Technology is forever evolving, and we must ride the wave of change.  Change is not the problem, the problem is consistency and compatibility.  Once again we are adding more fog to the already cloudy task of properly installing child safety seats!  Hopefully child restraint manufacturers will complete the necessary testing to approve or deny the use of their products with inflatable seat belts, and the decision will need to be made clear to caregivers and professionals. 

In the child passenger safety world, professionals are asking lots of questions.  How does the deployment of the bag affect a child in a child safety seat installed with the belts?  How will the belts affect the quality of insatlling child safety seats?  Will child restraint manufacturers approve of this new technology when installing their product?

Consumer Reports asked Ford a series of questions and many of our concerns were addressed.  Consumer Reports stated: 

  • Ford has done extensive testing with the belts to confirm their potential to reduce crash forces and movement—reducing the potential for injury to the head and chest. The testing included child-sized dummies and small adult cadavers in a variety of positions that may be of concern, including simulated sleeping children, positions when the head is lying on the belts, and conditions where the belts were positioned under the arms.
  • The belts inflate across the chest using compressed gas stored in a small canister. Once a small charge breaks the seal of the canister, the gas deploys the airbag. This is a cold gas system. It actually feels cold or cool to the touch, not hot, as a pyrotechnically charged front airbag system would be.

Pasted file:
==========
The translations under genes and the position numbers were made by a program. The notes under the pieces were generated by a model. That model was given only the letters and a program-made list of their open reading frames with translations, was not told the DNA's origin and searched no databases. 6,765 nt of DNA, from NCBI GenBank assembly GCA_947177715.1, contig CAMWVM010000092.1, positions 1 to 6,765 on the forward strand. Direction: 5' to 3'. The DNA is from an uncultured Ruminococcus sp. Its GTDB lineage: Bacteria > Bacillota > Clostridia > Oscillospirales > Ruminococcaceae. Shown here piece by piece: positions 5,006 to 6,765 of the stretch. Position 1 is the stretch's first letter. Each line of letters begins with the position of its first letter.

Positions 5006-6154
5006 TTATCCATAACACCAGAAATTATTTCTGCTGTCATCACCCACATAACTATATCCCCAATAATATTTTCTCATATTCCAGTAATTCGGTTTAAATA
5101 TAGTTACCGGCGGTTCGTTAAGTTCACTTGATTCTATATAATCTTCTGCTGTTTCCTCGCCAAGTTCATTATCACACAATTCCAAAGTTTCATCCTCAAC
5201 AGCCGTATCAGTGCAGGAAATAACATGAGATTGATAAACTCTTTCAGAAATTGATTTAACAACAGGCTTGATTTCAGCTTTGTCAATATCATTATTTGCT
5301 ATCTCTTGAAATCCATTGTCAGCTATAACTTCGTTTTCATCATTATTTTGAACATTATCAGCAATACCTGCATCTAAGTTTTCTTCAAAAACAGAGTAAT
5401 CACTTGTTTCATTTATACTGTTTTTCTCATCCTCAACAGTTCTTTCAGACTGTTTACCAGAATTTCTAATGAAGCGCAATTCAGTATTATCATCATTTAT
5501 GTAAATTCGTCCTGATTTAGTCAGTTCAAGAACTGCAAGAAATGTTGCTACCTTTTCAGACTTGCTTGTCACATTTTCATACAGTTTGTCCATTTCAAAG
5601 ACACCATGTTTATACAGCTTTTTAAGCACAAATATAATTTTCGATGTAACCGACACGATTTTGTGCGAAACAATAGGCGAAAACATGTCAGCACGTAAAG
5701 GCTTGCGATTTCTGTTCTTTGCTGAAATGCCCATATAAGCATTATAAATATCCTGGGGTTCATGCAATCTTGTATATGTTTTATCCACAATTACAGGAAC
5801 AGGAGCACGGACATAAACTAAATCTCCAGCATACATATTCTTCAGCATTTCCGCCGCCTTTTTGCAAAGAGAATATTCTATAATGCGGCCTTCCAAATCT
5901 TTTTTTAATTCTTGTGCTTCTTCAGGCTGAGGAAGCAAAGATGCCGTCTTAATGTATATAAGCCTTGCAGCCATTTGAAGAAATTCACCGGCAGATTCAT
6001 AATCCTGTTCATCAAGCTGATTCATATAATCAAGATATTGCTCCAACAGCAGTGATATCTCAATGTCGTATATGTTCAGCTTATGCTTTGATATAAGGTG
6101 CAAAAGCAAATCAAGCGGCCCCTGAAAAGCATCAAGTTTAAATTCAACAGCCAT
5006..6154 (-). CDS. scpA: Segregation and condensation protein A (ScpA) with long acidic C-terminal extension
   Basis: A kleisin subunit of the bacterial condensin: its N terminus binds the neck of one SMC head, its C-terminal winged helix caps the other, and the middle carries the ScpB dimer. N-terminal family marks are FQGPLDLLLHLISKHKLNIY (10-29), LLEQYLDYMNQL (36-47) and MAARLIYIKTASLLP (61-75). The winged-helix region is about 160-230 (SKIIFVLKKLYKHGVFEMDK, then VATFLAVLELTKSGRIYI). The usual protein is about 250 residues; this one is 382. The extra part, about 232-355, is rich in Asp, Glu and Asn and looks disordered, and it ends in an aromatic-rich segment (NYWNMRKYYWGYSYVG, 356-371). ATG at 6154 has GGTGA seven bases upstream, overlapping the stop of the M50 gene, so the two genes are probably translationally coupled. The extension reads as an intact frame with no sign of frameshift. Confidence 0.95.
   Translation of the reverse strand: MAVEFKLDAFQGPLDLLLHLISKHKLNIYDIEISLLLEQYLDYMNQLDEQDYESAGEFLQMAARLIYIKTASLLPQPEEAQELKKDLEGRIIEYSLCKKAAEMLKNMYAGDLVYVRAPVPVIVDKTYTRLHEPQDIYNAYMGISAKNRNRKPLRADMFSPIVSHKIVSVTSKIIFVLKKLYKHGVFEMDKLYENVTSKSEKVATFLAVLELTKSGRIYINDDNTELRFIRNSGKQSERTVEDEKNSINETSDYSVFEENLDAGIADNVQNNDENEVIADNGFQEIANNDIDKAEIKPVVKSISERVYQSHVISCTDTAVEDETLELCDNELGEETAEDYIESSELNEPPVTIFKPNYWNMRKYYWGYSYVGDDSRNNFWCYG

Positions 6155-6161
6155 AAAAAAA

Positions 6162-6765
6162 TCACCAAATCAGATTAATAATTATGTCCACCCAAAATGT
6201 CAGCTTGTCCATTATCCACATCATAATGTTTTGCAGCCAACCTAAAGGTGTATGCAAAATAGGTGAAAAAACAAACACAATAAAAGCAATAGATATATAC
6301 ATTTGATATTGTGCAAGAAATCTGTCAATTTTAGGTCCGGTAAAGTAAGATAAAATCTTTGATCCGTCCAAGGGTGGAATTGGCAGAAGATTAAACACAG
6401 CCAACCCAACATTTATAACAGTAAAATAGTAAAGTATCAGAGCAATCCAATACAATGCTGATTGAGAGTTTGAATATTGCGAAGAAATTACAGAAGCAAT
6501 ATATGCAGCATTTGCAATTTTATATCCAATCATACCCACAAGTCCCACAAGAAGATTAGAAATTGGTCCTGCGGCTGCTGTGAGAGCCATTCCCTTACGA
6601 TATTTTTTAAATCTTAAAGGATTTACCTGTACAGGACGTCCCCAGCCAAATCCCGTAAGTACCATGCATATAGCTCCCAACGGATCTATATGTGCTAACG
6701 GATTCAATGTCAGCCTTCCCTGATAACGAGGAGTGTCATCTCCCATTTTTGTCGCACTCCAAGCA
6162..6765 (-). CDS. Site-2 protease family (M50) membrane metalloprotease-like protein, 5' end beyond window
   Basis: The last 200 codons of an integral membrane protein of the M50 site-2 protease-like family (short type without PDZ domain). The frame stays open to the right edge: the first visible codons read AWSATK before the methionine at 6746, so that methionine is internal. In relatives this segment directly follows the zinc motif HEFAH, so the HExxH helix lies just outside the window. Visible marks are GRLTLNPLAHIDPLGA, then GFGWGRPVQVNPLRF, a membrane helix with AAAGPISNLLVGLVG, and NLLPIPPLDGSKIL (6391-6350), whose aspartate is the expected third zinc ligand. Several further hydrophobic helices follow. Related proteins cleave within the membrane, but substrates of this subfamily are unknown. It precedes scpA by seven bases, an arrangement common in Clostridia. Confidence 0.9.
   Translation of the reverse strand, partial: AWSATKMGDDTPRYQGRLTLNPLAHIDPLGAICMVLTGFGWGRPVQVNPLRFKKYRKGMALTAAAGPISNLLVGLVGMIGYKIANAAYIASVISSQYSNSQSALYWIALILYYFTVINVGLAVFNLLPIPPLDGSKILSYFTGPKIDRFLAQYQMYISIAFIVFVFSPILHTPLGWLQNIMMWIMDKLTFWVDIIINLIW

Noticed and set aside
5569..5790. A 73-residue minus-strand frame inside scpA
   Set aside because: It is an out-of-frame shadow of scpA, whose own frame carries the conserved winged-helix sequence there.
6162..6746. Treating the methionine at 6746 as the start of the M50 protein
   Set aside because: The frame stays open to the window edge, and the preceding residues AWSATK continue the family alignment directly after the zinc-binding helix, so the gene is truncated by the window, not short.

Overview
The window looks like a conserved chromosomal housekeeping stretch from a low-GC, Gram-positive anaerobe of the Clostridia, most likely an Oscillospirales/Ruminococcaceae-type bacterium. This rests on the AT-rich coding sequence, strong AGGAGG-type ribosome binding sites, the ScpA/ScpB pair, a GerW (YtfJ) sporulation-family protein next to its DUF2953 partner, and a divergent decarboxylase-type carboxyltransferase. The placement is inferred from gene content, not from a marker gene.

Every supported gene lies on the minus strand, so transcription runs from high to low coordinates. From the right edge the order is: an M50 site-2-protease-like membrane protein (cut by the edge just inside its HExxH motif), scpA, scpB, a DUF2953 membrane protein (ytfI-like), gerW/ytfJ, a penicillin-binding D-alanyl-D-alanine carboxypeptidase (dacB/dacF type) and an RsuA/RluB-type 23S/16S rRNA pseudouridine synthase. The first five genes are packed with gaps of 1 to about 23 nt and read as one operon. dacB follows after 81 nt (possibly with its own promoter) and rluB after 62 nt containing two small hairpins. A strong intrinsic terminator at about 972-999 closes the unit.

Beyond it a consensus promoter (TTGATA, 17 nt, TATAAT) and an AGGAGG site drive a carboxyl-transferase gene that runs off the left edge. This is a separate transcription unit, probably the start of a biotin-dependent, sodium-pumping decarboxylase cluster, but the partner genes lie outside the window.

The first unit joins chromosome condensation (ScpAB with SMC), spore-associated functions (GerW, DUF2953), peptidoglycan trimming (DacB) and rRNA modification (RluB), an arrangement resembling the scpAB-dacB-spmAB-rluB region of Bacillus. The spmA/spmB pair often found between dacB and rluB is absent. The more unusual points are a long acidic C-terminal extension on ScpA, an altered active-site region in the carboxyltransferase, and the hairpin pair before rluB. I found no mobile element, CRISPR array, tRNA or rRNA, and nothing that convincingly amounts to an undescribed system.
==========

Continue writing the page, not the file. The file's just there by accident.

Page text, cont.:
• The bag is designed to stay inflated for about 6 seconds, unlike a front-seat airbag which deflates immediately.  As a result, the inflated belt offers the potential to maintain its benefits during longer crash events, such as rollovers.
  • The inflatable belt is indeed thicker—two to three times the thickness of a traditional seat belt.  As child passenger safety technicians, this was one of our greatest concerns, because we know how difficult some child car seat features like lock-offs can be, even with normal seat belts. The lock-off on most child seats is designed to lock the lap belt from moving so that it holds the seat or infant seat base securely. The key to the Ford inflatable belt system is that it is not a continuous loop like most lap-and-shoulder belts.  Instead, there are separate lap and shoulder belts attached to a specially designed latch plate (the piece that pushes into the buckle).  The shoulder belt and the lap belt each have their own retractor system. This allows the lap belt to be locked from moving by pulling it out and switching the retractor beneath the cushion into ALR (automatic locking retractor) mode. This is similar to the switch many parents use today to lock the shoulder portion of most vehicle belts when installing child restraints.  The big potential advantage here is that the lockable retractor on the lap belt may eliminate the need for the lock-off feature on some seats, making the seats easier to install.  It also means that some child seat manufacturers may need to add or modify instructions that would guide parents to use the belts correctly or modify lock-off designs so that seats could be installed without their use.

With all that being said, some child-seat manufacturers prohibit the use of the inflatable belts with their child seats and others are considering doing so.  Some parents may opt not to purchase the inflatable belts based on a belief that they may prevent secure installation of their child safety seats. This could potentially eliminate a feature that may make kids safer when they are big enough to use the seat belts alone.  Decisions, decisons…what’s a parent to do???